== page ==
The Connection Runners + training

When you want to succeed as bad as you want to breathe

Training update.

After some inconclusive x-rays and nearly a month in an aircast boot, I had an MRI to assess the extent of my injury and determine if I do indeed need surgery. I've never had an MRI before - I saw Freddie Roach have one done the other night on an episode of the HBO documentary that chronicles his life as a boxing trainer living with trauma-induced Parkinson's - but this was all new to me.

They fastened my foot to a splint-like contraption, and slid me in up to my waist. They gave me some earphones to drown out the drone, put on some adult contemporary tunes, and told me I'd be done in 25 minutes as if I was a tray of brownies.

First off, I realize that my injury is miniscule and meaningless in contrast to some of the previous people who were on the same table I was, but for more serious reasons - that immediately put things into perspective. I had some time to think, and somewhere in between the Radiology instruction that piped through the headphones and the hits of the 80's, 90's and today, I came to the conclusion that my 12 marathon challenge may not have been such a great idea.

"Here I am," I thought, "supine on an MRI table, looking at a big fat bill for this procedure, shelling out 35 bucks a pop per co-pay, stomping around in a boot unable to ski or even snowshoe with my kids this winter - couldn't have I been content with a few marathons here and there and continue with Taekwondo?"

Then what song comes on next? 'I Won't Back Down' by Tom Petty. What's the Korean word for irony?

Now I used the Eddie Vedder cover for my Windows Moviemaker mashup that is now on Youtube, but after chuckling a bit I basically went through the entire three minute song and recounted each race.

It was a pretty amazing experience. Maybe I don't regret it so much after all.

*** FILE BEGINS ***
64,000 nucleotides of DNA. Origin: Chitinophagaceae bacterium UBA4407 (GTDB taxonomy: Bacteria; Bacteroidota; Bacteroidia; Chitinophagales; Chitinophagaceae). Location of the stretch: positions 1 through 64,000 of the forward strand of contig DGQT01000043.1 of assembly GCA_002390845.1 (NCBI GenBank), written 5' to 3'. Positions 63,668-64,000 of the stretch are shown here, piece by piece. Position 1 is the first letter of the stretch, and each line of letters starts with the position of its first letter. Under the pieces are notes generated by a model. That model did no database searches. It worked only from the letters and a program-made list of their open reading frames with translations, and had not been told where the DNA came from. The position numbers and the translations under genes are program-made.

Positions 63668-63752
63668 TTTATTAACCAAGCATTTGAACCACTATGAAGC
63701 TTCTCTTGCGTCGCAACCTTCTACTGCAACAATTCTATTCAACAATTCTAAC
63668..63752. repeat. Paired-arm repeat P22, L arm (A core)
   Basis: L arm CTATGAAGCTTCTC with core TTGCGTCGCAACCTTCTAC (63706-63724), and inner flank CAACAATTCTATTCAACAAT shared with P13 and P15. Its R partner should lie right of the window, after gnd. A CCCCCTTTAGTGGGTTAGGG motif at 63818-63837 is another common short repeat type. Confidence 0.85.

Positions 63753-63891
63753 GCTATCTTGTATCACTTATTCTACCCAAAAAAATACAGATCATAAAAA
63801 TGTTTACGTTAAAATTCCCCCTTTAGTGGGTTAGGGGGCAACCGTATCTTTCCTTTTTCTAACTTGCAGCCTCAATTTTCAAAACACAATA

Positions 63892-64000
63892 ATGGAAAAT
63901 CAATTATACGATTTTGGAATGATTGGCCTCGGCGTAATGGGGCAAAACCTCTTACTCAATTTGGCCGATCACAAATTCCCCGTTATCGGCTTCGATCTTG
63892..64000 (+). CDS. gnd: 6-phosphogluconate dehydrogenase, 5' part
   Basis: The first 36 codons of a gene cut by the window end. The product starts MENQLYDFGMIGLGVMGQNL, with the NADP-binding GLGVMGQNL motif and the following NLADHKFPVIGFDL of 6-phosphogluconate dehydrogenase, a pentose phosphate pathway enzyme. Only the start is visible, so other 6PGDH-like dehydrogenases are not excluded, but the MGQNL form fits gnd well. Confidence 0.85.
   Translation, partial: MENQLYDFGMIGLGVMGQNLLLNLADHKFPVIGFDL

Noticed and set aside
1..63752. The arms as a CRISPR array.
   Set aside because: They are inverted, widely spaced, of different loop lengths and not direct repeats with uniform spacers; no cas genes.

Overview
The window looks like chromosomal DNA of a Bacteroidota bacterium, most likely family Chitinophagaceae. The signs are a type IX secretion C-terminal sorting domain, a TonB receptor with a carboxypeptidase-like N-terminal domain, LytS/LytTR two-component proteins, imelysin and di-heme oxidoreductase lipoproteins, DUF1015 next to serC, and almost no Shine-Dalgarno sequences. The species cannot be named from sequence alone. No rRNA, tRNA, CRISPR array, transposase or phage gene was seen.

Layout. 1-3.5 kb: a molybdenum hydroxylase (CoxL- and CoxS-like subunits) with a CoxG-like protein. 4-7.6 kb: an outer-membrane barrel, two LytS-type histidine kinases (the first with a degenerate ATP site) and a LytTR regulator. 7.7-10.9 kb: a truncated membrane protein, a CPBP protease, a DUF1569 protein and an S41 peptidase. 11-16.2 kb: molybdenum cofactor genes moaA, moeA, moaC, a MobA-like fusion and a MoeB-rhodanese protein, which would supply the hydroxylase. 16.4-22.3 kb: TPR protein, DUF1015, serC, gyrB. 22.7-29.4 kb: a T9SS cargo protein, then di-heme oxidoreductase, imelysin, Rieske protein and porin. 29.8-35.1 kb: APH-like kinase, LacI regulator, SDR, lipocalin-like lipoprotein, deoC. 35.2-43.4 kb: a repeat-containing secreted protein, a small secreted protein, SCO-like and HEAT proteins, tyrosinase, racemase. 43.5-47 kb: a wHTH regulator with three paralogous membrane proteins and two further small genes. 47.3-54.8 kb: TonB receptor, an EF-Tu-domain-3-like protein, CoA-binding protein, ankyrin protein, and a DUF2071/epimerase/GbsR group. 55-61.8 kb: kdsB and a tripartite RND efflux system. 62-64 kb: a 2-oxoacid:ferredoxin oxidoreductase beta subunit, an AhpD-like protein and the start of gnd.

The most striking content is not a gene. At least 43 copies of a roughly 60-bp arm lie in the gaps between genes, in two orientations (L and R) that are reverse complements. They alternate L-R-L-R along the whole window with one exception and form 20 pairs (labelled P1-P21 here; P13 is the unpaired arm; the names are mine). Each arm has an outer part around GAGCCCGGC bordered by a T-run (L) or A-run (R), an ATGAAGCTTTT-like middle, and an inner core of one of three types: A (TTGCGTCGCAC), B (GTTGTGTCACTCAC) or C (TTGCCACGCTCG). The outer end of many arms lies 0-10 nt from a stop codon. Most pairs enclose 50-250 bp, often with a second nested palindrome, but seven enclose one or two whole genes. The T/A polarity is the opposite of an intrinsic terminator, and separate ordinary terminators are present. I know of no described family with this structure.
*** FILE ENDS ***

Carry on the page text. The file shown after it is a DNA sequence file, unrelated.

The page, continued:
Am I still frustrated that I can't run and train like I want to? Absolutely. I'm not even close to where I thought I would be by now, as it's already March. My foot is holding me back, but I also feel that I've been holding myself back a bit as well - I just don't want to experience a setback. I want the damn thing to heal properly and not have to even think about it anymore.

A few days after the MRI, I met with my Podiatrist and he was encouraged that surgery may not be required. The images revealed that while the area around the sesamoid bones are still inflamed, there looks to be adequate blood supply and flow that may allow it to heal on its own.

Surgery would be necessary if the blood supply was compromised and the bone was calcifying and dying - but that may not be the case. I'm pleased with that, because I was not eager for having to endure a costly operation (estimate: $1,000 minimum out-of-pocket after insurance) but this non-invasive diagnosis also comes with a price - it will take time.

How much time? I am back in the boot for another three more weeks, and at the end of March he will take another look at it to verify that it is still healing properly and to conclude that surgery is indeed not needed. That being said, even when the boot is removed, I still will not be able to run or do TKD for a bit longer, as any jarring/sudden impact can incite the trauma I've been trying so diligently to avoid.

So what was once a twelve month Ironman Arizona training period has basically been cut down to a seven month time frame - if things continue to go well. Far from ideal, I know.

I've always held the belief that there are so many things in this world that we don't have control over - but what I can do is try to gain mastery over what I do have control over. If I can't run, I should be in the pool every single day. Still can't run? Then how about 10,000 meters on the rower? That's the approach I need to have.

My swim this morning wasn't great, as I still struggle with consistent rotary breathing. I am used to breathing through my nose from running and Taekwondo - I can pretty much predict what my pace per mile is just based upon my breathing, and in Taekwondo breathing from the mouth is showing your opponent you're fatigued - almost a sign of weakness - because your cardio is shot. In freestyle, I've been taught to inhale with my mouth, and expel that air in the water in the form of bubbles, and repeat.

When I swim, I tend to raise my head when I tire, and suddenly my form falls to pieces. I have a hard time avoiding this. Panic sets in, and I chop and gasp for air until I settle myself down and find my technique and rhythm again. But I'll be back in the pool tomorrow morning.

And the next day.

And the day after that.

I've read that courage doesn’t always roar. Sometimes courage is the little voice at the end of the day that says ‘I’ll try again tomorrow.’

And speaking of breathing - I saw this clip and it truly resonates with me. If you watch it, you will understand what I mean.

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